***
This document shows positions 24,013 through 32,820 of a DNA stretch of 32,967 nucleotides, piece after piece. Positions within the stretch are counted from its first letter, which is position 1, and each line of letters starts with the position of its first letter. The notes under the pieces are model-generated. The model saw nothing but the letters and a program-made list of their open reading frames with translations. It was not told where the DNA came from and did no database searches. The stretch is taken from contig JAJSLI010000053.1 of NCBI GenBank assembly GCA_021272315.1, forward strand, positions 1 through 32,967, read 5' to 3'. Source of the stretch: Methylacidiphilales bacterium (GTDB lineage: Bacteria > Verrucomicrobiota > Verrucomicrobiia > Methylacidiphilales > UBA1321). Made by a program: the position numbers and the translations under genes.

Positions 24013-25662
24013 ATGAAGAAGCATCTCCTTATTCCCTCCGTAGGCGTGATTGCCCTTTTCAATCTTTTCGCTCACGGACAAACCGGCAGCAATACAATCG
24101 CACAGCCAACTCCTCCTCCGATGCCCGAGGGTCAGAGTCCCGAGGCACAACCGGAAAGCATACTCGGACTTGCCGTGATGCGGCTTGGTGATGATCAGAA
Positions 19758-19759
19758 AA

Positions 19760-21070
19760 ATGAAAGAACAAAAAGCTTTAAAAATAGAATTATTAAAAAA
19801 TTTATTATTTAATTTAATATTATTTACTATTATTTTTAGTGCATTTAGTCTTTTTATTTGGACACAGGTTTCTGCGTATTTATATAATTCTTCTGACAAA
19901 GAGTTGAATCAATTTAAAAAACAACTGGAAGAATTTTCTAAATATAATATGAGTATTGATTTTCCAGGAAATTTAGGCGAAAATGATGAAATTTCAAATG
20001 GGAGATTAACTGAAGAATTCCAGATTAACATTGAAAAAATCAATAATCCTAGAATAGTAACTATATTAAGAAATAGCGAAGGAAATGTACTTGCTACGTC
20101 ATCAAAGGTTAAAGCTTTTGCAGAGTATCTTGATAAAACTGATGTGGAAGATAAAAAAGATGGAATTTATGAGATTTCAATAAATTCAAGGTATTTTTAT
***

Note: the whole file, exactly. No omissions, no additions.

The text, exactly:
This document shows positions 24,013 through 32,820 of a DNA stretch of 32,967 nucleotides, piece after piece. Positions within the stretch are counted from its first letter, which is position 1, and each line of letters starts with the position of its first letter. The notes under the pieces are model-generated. The model saw nothing but the letters and a program-made list of their open reading frames with translations. It was not told where the DNA came from and did no database searches. The stretch is taken from contig JAJSLI010000053.1 of NCBI GenBank assembly GCA_021272315.1, forward strand, positions 1 through 32,967, read 5' to 3'. Source of the stretch: Methylacidiphilales bacterium (GTDB lineage: Bacteria > Verrucomicrobiota > Verrucomicrobiia > Methylacidiphilales > UBA1321). Made by a program: the position numbers and the translations under genes.

Positions 24013-25662
24013 ATGAAGAAGCATCTCCTTATTCCCTCCGTAGGCGTGATTGCCCTTTTCAATCTTTTCGCTCACGGACAAACCGGCAGCAATACAATCG
24101 CACAGCCAACTCCTCCTCCGATGCCCGAGGGTCAGAGTCCCGAGGCACAACCGGAAAGCATACTCGGACTTGCCGTGATGCGGCTTGGTGATGATCAGAA
Positions 19758-19759
19758 AA

Positions 19760-21070
19760 ATGAAAGAACAAAAAGCTTTAAAAATAGAATTATTAAAAAA
19801 TTTATTATTTAATTTAATATTATTTACTATTATTTTTAGTGCATTTAGTCTTTTTATTTGGACACAGGTTTCTGCGTATTTATATAATTCTTCTGACAAA
19901 GAGTTGAATCAATTTAAAAAACAACTGGAAGAATTTTCTAAATATAATATGAGTATTGATTTTCCAGGAAATTTAGGCGAAAATGATGAAATTTCAAATG
20001 GGAGATTAACTGAAGAATTCCAGATTAACATTGAAAAAATCAATAATCCTAGAATAGTAACTATATTAAGAAATAGCGAAGGAAATGTACTTGCTACGTC
20101 ATCAAAGGTTAAAGCTTTTGCAGAGTATCTTGATAAAACTGATGTGGAAGATAAAAAAGATGGAATTTATGAGATTTCAATAAATTCAAGGTATTTTTAT